After years of wondering when, not if, Mass Effect would ever make the leap from video games to film or TV, it would seem we’re at last on that precipice: Amazon has eyes on bringing BioWare’s sci-fi shooter/Garrus Vakarian dating simulator to streaming. But the question should be less if the Mass Effect series should come to TV, but how — and the answer is without its “main” character.
Commander Shepard is the star of the first three video games in the Mass Effect saga — in the fourth game, Andromeda, it’s Ryder, a character similarly largely defined by the player. Shepard is beloved, although not perhaps necessarily because they are a great character. Shepard is, in some ways, hard to define as having a personality when you scrape away the thing that makes Mass Effect still so loved, and the thing that makes an attempt to adapt Commander Shepard’s story to another medium such a dangerous prospect: so much of what we see in Shepard as players is what we ourselves put into them. Mass Effect is a game franchise defined by its incorporation of player choice, no matter how clear sometimes the limitations that influence can be made within its systems. Even if, on a macro scale across the games, players’ choices are relatively binary, or more about filling in the little flourishes here and there rather than the broadest strokes of its overarching tale, Commander Shepard remains a deeply personal character to people who play the Mass Effect games. We do more than just control Shepard from one plot point to the next, we guide what they say and what they believe in, we forge their friendships and their loves, we craft them as a person. Are they man or woman, paragon or renegade, are they queer, are they war survivors or orphaned soldiers, tech experts or psychic space-wizards? All the little choices people pour into that character make Shepard less of their own person, for better or worse, and instead our window into their place in Mass Effect’s universe.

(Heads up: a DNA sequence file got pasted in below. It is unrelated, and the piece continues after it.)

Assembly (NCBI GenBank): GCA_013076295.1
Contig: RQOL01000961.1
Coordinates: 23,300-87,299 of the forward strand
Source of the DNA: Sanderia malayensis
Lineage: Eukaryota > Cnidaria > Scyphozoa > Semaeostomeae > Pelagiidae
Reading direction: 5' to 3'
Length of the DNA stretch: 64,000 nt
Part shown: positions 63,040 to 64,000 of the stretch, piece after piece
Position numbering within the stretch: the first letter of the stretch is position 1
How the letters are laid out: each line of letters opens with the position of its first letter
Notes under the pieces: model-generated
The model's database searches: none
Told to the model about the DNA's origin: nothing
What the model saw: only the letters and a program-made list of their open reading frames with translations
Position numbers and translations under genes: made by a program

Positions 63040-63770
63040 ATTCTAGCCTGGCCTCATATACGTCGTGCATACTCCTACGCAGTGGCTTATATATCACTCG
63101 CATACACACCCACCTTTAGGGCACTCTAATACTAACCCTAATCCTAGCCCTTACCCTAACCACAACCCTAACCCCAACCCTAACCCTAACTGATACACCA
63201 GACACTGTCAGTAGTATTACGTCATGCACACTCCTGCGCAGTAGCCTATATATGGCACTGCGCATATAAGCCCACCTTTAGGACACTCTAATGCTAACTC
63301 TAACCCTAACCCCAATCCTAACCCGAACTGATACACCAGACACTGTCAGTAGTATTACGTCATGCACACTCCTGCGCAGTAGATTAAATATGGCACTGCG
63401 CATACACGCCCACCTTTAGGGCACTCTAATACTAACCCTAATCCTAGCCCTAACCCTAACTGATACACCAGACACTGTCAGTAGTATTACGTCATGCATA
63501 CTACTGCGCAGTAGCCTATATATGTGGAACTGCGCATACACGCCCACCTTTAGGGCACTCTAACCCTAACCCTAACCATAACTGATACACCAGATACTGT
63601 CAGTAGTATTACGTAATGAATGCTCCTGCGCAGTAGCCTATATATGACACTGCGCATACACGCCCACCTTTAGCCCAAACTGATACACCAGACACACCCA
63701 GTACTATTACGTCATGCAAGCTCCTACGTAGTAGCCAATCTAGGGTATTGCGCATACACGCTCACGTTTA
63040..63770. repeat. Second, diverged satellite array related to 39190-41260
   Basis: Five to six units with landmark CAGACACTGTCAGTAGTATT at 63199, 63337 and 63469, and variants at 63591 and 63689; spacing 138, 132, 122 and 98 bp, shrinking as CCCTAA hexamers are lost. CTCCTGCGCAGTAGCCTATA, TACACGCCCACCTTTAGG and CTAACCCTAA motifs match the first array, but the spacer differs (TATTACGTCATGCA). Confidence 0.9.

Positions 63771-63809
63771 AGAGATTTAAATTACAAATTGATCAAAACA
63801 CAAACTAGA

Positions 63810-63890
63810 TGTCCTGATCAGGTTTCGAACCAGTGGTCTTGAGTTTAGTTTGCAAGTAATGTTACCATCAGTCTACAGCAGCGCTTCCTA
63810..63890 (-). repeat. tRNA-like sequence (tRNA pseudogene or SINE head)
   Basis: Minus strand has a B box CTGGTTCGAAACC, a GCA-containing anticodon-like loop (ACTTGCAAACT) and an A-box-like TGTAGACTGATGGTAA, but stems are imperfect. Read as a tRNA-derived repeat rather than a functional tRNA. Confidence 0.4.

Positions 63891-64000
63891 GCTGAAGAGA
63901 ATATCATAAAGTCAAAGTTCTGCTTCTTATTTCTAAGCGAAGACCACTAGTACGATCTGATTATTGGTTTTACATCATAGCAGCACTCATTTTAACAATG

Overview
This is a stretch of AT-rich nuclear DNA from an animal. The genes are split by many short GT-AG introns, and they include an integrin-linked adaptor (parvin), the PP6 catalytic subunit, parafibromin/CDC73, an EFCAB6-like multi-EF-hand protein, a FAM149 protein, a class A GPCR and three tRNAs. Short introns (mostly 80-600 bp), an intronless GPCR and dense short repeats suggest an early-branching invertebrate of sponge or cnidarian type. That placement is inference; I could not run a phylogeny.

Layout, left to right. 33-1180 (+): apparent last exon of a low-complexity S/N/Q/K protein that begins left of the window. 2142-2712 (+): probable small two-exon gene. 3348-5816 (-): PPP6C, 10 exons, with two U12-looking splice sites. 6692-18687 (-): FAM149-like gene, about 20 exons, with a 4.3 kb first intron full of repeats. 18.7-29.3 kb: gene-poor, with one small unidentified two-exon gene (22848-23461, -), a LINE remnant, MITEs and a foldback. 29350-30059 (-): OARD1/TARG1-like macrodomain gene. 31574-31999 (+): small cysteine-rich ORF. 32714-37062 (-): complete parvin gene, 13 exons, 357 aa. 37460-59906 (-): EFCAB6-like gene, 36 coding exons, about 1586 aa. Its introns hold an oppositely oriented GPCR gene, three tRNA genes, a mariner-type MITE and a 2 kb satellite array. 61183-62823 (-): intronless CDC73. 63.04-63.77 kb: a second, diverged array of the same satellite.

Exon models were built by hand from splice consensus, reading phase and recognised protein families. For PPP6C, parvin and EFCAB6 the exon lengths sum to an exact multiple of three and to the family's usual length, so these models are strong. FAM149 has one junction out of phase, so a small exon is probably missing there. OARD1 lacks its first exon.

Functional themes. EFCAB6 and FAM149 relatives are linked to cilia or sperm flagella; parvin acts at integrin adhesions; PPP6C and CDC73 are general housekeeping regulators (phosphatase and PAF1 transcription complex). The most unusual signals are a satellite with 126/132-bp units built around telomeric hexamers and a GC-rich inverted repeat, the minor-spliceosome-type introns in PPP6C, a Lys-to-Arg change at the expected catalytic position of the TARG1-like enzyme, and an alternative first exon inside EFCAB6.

Shepard’s nature as that kind of powerful cipher makes the possibility of a Mass Effect show simply trying to adapt them and the events of the original trilogy of games something of a nightmare. It’s not that it can’t be done — the games have long prided themselves on their cinematic framing and values, making it about as easy an adaptation as it could possibly be if literally translated. But bringing in a Shepard, whoever plays them, and trying to set a defined frame around the nebulous idea of who Commander Shepard is, feels like asking for trouble: and asking for it from a fanbase that has, to put it diplomatically, very much proven how vocal they can be about things they don’t like about the ways the series handled their choices. Even what might seem like the simple choice of whether or not adapting Shepard as John or Jane would be a decision that upends Mass Effect’s fanbase, and that’s before you even get to the granularity of weaving about their personality, their romances, or the way they conduct themselves across their story. So much of ourselves is wrapped up in our interpretation of Commander Shepard as Mass Effect players that the thought of seeing some version that is not just our own would be jarring.
So why even do it? It’s not just that adapting Shepard is a guaranteed way to disappoint the Mass Effect fan base in one way or another. Mass Effect’s world is home to more than just one story, and Shepard’s story has already been told. It’s a setting ripe for exploration beyond the conflict between the Commander and the Reapers. A Mass Effect show could follow in and around the shadow of Shepard — following characters we know before or after they crossed paths with Shepard, familiar favourites like Kaidan, Liara, Garrus, Thane, or Tali (or perhaps an anthology that could encapsulate the lives of its beloved expanded cast). It could show us the events that brought us to Mass Effect’s start point, like the Rachni War and the Krogan rebellions that came after, the Quarian’s creation of the Geth, or even the First Contact War between the Turians and Humanity. There are tales in between the games, especially the period of time in Mass Effect 2‘s opening where Shepard is, well, quite dead (they get better). With the addition of Andromeda to the canon, Mass Effect’s universe and potentiality exploded onto the scope of whole galaxies — and a show could explore what Andromeda set up, seemingly left behind after that game’s lukewarm reception, while we wait for whatever comes next in the franchise.
We know what Shepard’s story is already, and most importantly to Mass Effect players, we know what that story is to our own experience of the shape of it. If we’re going to take the next Mass Relay to TV stardom, Mass Effect should stand ready to do so beyond the shadow of its first hero — and get ready to lay the groundwork and introduce us to new ones beyond the Commander’s reach.